If you’re looking to save money and get the most value for your dollar, make sure you don’t fall victim to one of these common misconceptions about buying electronics. Read on to learn more about the biggest tech shopping myths out there, why we believe them, and why those myths are just dead wrong. Our guide busts some Apple-specific myths, as well as some more general misconceptions about how to save money when shopping for gadgets.
Here’s something pretty incredible. This newly surfaced photo shows the original batch of Apple I computers as they are about to be sent out to customers. The photo is believed to have been taken by Steve Jobs himself, in his bedroom.
There’s a couple of things I really love about this photo. For one, note how similar the packaging on the original Apple I is to the white box packaging of, say, a MacBook Air. Things haven’t changed much, have they? Second, with Apple I’s now going for over $676,000 at auction, that’s quite the nest egg Steve is sitting on back in 1976, isn’t it?
LAS VEGAS, CES 2013 – Everything you need to know about how Intel wants you to see them was summed up in a bizarre Ken Burns-style documentary that aired at the beginning of their CES presser, in which Intel compared their new ultrabook and tablet initiatives to Notre Dame’s use of the forward pass back in 1913 to utterly dominate the Army Cadets, a team considered much superior. The odd, old-timey documentary ended with a virtual CGI football hurtling at the screen, only to explode in a nuclear fireball just before it hit the camera. “WELCOME TO THE NEXT GAME CHANGER,” Intel blared.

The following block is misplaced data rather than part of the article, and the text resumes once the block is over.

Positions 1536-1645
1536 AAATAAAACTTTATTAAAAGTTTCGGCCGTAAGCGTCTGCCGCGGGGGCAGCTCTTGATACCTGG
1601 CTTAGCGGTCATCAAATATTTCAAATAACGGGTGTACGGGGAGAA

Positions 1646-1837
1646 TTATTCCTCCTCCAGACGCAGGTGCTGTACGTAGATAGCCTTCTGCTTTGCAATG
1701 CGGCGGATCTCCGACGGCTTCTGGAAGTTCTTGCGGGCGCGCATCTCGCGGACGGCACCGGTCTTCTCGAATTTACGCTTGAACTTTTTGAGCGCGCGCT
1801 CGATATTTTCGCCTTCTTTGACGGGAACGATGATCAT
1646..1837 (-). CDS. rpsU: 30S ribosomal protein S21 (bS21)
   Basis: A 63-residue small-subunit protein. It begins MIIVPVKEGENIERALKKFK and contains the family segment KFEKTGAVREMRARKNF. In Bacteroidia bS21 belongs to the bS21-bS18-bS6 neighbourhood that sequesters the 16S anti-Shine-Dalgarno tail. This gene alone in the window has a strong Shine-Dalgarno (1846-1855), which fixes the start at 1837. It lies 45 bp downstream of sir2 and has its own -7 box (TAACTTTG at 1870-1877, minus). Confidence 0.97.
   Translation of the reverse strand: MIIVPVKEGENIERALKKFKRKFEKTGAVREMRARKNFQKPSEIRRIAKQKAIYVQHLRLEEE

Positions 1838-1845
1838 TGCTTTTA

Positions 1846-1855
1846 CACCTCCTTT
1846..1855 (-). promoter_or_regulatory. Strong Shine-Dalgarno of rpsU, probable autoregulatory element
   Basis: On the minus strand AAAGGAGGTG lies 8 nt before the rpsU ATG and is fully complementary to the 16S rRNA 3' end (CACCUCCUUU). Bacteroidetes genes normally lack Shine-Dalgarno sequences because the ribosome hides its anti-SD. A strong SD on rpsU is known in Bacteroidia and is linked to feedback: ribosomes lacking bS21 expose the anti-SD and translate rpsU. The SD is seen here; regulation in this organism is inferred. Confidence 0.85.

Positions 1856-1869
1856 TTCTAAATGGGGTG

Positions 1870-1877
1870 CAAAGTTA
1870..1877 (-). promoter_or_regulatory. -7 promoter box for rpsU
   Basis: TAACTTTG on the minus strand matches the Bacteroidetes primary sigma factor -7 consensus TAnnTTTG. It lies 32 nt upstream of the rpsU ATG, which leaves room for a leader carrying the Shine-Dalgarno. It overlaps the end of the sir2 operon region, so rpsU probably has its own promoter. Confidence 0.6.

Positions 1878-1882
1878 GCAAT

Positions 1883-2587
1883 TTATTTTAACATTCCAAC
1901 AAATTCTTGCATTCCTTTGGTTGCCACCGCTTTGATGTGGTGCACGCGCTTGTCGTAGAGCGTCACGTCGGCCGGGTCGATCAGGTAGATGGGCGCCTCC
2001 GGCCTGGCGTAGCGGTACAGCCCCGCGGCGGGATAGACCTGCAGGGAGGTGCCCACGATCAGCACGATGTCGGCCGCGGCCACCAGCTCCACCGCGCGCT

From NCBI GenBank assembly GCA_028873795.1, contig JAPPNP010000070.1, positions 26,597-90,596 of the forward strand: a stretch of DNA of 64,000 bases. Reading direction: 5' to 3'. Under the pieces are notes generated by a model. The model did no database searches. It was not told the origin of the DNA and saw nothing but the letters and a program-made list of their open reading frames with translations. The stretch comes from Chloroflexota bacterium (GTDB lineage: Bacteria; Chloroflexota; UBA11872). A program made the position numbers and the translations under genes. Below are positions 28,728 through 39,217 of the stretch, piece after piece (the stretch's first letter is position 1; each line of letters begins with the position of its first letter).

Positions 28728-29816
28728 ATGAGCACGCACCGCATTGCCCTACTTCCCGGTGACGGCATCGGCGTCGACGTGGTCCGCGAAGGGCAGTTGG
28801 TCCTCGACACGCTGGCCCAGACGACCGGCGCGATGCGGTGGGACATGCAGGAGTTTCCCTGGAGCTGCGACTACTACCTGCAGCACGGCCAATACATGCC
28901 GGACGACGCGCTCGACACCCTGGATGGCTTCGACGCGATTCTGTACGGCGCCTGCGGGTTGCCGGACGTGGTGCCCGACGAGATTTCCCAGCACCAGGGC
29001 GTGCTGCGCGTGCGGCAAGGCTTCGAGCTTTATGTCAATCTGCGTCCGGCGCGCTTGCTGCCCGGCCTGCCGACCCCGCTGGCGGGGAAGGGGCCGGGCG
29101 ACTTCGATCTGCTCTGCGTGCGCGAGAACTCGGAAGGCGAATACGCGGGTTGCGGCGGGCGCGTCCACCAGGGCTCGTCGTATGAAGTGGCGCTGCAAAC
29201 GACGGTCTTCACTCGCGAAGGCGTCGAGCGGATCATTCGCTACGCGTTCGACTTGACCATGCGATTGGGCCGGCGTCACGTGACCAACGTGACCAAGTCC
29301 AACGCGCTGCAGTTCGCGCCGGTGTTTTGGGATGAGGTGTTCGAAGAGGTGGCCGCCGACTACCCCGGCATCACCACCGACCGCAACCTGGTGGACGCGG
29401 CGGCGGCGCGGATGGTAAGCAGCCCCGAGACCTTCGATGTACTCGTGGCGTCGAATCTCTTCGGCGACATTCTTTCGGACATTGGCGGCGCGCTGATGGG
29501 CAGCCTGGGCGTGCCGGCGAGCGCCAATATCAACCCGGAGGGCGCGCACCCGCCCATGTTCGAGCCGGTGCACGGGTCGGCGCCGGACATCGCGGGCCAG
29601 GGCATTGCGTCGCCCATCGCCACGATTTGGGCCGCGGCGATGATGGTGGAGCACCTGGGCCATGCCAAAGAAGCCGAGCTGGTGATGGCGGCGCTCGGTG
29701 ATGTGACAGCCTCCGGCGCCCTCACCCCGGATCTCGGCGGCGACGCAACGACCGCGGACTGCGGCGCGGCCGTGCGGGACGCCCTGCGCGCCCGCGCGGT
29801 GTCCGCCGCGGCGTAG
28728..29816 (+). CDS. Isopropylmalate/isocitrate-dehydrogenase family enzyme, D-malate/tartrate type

If you know anything about the game in question, though, you know that Notre Dame didn’t actually invent the forward pass, though. They just swiped it from another team and popularized it.
So according to this analogy, who is Intel? They’re clearly Notre Dame, stealing another team’s moves. And that team is obviously Apple. Some game changer.
Apple continues to top PC sales thanks to the iPad. Meanwhile, according to research firm Canalys, Microsoft will likely need to heavily subsidize the price of touch-first PCs and tablets if it wants Windows 8 to be anything like a success.